Marissa first assisted Ralph by conducting the initial service navigation. Ralph and Marissa connected instantly, and Marissa reached out to her co-workers and other community partners to help Ralph get back on his feet.
Overwhelmed by the process, Ralph relied on Marissa and the community. With a group of HRDC staff and programs, alongside generous support from community partners, they all put the puzzle pieces together, helping Ralph rebuild his life after loss.
A SPECIAL DONATION FOR SELF-SUFFICIENCY
In May 2019, HRDC began working with Anna and her children. At that time, the family was staying at Family Promise because Anna had recently fled from an abusive and controlling spouse. Getting back on her feet and keeping her children safe was Anna’s priority. Our Housing First staff worked with her to help her find an affordable rental while she quickly obtained full-time employment and accessed additional resources that would help her take care of her family on her own. Things were moving forward and Anna was hopeful.
Unfortunately, Anna’s past would be back to threaten her ability to be self-sufficient. In late June, her car was repossessed after falling behind on payments due to her situation. Her ex-fiancé had learned of her location, using his connections with the loan institution to arrange the repossession. Anna now had housing but no way to get to work.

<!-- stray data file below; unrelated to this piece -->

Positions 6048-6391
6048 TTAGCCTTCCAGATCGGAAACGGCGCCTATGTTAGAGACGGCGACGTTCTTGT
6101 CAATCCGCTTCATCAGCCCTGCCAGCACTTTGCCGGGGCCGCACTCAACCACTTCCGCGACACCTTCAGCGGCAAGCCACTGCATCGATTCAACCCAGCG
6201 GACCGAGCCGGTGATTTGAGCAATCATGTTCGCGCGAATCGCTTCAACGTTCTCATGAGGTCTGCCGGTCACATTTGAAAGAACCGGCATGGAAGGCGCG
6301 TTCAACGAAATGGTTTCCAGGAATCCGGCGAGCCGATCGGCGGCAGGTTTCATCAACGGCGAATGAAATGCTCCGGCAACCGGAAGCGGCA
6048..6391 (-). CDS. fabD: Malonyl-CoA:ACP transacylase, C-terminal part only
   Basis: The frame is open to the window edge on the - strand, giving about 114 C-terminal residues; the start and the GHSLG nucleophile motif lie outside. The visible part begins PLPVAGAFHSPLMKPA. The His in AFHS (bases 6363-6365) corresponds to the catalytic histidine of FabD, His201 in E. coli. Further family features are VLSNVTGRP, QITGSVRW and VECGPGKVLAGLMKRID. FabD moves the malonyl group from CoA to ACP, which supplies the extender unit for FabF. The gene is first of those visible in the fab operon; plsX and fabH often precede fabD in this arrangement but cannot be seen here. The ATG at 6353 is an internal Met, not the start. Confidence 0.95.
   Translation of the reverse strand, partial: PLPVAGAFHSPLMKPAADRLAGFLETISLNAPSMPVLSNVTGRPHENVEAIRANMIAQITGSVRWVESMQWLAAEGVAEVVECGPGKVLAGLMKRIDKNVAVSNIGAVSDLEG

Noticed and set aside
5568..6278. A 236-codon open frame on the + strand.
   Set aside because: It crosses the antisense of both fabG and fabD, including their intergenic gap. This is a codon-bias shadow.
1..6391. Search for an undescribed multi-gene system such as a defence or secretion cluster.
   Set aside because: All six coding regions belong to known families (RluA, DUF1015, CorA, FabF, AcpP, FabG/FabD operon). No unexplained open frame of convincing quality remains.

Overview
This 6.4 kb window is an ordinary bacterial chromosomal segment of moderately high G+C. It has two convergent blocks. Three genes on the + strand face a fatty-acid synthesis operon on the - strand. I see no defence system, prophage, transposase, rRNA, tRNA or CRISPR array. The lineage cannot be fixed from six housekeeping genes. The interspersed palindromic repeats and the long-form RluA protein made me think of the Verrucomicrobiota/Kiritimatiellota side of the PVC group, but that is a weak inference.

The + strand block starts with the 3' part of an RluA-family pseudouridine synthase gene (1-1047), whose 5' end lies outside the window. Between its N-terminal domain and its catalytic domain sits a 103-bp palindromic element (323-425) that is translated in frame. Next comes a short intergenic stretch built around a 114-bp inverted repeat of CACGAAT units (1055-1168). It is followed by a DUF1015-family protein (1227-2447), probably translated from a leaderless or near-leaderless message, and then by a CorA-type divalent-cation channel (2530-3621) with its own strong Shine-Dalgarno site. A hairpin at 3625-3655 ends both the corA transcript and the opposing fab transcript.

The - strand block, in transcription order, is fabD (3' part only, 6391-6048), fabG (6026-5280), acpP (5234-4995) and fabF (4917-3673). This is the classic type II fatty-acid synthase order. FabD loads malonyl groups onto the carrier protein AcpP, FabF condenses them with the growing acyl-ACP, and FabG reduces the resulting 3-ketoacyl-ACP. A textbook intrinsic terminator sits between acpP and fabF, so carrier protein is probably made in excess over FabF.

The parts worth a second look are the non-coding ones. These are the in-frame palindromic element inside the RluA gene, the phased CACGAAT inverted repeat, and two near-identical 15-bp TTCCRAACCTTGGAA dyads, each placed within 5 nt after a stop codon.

HRDC had recently accepted a very generous vehicle donation from a local family – a Ford Taurus with low miles and in excellent condition. The donation was in honor of a gentleman’s sister who was suffering from a debilitating illness and could no longer drive. The car was a beloved possession and relinquishing it wasn’t easy. His hope was that this donation would turn a sad situation into a positive experience.
It is clear that a car would enable Anna to maintain her employment and housing, creating stability for her family. The generous donation of this beloved car was the final piece to Anna’s transition back to self-sufficiency!
DANA HELPS PEDRO FIND HOUSING AND BUILDS A LASTING CONNECTION